Lottery losers pleading online for Broad Street Run bibs

 Runners at the starting line (Image via IBX Broad Street Run Flicker at

Runners at the starting line (Image via IBX Broad Street Run Flicker at

When the Independence Blue Cross Broad Street Run takes place next month, Michael DeCarolis said he’ll be there. He’s just not sure if he’ll be running, or just cheering on his parents and siblings.

“I remember the day that the lottery came out and I’m getting all these text messages at work from my mom, my dad, my sister and I went home and checked and unfortunately I was the only one that didn’t get in.”

DeCarolis has plenty of company, said race director Jim Marino.

“Thirty-six thousand people were accepted into the lottery and we had approximately 4,500 to 4,700 that were not accepted,” he said.

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Marino said the race has become hugely popular.

“We’ve been very fortunate. The runners have been our best advertising over the years and that’s why our numbers have skyrocketed, along with the female running boom,” he said.

For those who didn’t get in, there’s an online message board where aspiring runners can share their stories and try to persuade someone who has a bib to give it up.

There are emotional stories of people running in memory of friends and family who’ve died from disease or murder, stories of older runners hoping for one more race…and there’s a recovering addict who says he started exercising while in recovery and got hooked.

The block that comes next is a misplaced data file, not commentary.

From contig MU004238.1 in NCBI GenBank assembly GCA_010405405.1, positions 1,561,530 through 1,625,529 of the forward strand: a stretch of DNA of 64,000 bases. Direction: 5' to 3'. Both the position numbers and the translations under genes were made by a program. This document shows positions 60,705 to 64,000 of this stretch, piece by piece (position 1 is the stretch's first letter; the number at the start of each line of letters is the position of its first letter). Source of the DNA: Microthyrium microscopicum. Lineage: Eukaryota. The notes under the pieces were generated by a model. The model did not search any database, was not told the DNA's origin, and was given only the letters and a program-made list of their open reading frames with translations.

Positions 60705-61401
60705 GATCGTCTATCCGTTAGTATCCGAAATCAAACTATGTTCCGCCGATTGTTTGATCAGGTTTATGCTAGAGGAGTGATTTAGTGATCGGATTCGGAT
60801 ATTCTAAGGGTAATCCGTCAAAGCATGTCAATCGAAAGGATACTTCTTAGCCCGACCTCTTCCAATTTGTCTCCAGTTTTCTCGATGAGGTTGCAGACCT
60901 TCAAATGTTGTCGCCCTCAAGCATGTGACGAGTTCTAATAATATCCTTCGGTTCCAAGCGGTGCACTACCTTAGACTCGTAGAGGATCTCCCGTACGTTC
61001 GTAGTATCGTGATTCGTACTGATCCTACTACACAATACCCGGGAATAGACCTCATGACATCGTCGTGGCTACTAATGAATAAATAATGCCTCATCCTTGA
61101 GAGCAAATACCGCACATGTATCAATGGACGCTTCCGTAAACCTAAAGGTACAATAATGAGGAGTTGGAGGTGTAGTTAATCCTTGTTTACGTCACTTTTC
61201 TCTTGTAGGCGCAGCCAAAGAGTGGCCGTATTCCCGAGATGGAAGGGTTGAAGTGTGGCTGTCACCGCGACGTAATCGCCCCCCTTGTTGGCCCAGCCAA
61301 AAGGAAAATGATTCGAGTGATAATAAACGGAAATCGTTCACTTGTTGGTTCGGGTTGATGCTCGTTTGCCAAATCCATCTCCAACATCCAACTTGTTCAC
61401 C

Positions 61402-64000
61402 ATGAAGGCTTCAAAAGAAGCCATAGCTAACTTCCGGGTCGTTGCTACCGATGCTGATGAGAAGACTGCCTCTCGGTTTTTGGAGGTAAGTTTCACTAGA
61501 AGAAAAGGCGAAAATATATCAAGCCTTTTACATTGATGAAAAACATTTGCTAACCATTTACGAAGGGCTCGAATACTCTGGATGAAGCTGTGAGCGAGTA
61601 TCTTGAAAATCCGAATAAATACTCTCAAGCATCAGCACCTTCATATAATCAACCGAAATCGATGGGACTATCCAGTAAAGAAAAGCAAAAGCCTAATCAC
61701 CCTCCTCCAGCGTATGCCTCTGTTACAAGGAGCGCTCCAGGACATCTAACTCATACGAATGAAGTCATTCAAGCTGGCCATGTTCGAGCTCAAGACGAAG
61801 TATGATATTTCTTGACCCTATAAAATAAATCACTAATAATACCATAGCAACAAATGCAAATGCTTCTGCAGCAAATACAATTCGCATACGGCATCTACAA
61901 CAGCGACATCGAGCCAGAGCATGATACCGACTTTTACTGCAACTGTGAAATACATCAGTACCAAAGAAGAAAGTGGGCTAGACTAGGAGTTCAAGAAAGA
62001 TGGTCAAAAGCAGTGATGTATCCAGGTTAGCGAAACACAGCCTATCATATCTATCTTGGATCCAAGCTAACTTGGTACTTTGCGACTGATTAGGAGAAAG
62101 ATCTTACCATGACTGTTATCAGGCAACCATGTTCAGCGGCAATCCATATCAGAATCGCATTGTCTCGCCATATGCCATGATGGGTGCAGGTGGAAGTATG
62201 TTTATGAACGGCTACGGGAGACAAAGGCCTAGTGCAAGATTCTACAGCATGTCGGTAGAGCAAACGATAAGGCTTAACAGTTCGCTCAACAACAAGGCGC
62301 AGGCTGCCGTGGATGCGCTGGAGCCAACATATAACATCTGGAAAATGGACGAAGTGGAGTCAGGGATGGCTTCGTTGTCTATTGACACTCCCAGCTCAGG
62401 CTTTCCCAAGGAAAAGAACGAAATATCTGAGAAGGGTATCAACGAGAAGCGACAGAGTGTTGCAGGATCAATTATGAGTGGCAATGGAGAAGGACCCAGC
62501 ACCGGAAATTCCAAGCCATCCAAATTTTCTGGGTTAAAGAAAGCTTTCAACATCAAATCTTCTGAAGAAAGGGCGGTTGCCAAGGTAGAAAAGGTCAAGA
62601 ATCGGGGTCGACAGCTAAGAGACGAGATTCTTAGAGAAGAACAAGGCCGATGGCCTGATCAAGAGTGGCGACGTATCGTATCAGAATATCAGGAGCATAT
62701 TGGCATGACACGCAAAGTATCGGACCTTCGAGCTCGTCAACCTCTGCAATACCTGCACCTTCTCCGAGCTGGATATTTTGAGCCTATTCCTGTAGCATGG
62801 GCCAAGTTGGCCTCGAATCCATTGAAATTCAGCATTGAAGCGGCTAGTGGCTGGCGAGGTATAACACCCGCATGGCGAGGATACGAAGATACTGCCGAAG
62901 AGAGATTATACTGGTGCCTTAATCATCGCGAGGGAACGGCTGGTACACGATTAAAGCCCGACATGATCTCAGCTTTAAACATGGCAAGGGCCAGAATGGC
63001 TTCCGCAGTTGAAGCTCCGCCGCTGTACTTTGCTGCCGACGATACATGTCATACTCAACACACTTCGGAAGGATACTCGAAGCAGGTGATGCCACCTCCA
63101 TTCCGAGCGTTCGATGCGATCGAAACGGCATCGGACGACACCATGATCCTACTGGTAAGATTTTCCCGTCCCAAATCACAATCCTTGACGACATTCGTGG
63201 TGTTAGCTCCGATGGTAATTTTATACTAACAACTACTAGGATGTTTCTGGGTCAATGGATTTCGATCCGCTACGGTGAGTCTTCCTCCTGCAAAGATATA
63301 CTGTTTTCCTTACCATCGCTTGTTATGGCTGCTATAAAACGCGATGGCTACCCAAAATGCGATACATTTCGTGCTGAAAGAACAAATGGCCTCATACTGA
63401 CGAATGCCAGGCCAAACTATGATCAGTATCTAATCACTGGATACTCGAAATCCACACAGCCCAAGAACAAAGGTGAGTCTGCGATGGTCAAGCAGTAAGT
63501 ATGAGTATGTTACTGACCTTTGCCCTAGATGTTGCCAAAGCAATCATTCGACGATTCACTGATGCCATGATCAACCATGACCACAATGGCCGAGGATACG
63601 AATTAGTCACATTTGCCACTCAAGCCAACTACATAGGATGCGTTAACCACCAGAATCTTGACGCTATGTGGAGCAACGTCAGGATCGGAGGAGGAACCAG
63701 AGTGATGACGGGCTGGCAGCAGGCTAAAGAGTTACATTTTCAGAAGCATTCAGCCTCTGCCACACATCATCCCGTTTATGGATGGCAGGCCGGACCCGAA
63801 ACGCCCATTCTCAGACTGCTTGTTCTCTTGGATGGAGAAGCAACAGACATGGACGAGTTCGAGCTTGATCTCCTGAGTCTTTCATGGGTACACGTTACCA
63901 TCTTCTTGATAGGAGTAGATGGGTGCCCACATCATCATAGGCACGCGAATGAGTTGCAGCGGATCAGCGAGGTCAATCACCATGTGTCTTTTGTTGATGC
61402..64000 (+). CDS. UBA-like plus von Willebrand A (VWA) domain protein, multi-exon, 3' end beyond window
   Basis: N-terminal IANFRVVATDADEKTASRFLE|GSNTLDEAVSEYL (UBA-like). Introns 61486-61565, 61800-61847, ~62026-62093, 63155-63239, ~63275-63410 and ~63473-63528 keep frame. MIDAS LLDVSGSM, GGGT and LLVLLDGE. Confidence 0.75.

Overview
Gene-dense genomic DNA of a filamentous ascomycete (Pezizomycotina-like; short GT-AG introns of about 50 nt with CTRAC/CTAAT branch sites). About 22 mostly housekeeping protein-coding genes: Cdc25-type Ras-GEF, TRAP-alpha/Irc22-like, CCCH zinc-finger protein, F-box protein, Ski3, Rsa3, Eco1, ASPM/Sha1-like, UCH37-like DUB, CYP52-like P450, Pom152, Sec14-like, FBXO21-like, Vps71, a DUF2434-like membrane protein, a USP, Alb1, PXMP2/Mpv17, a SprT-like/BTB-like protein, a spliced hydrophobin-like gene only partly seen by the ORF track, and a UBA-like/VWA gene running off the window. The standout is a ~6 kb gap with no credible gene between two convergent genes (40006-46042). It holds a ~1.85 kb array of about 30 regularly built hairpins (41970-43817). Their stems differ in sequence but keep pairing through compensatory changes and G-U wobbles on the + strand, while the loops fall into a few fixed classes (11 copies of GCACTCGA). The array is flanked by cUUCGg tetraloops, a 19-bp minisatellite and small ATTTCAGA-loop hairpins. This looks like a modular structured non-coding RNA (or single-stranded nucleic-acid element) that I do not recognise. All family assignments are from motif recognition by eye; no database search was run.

In a bid to get a bib, the bulletin board is also populated with tales of how running helped people deal with life’s daily struggles.

One of those posters, Lauren Kovnat of Delaware County, admits she hated running, until she was confronted with domestic discontent: a colicky baby and an anxious dog.

“It was the only way I could save my sanity from this anxious dog and this crying baby,” Kovnat said. “She would calm down as soon as she got in the stroller and take a nap.”

Kovnat said her husband joined the trio on weekends for runs as a family.

“The whole neighborhood knows us as the new people that moved in that run with their dog and their baby.”

Michael DeCarolis, the guy who wants to run the race with his family, isn’t sure of his odds.

“Even though my story might not be the most inspirational or heart-warming or touching, I just thought: you know, can’t wait, might as well just get my story out there and see if it connects with anybody.”

One easy way to try to connect with people? Sports.

One poster is offering an invitation to a 30-person weekly Eagles tailgate party to anyone willing to part with a bib.

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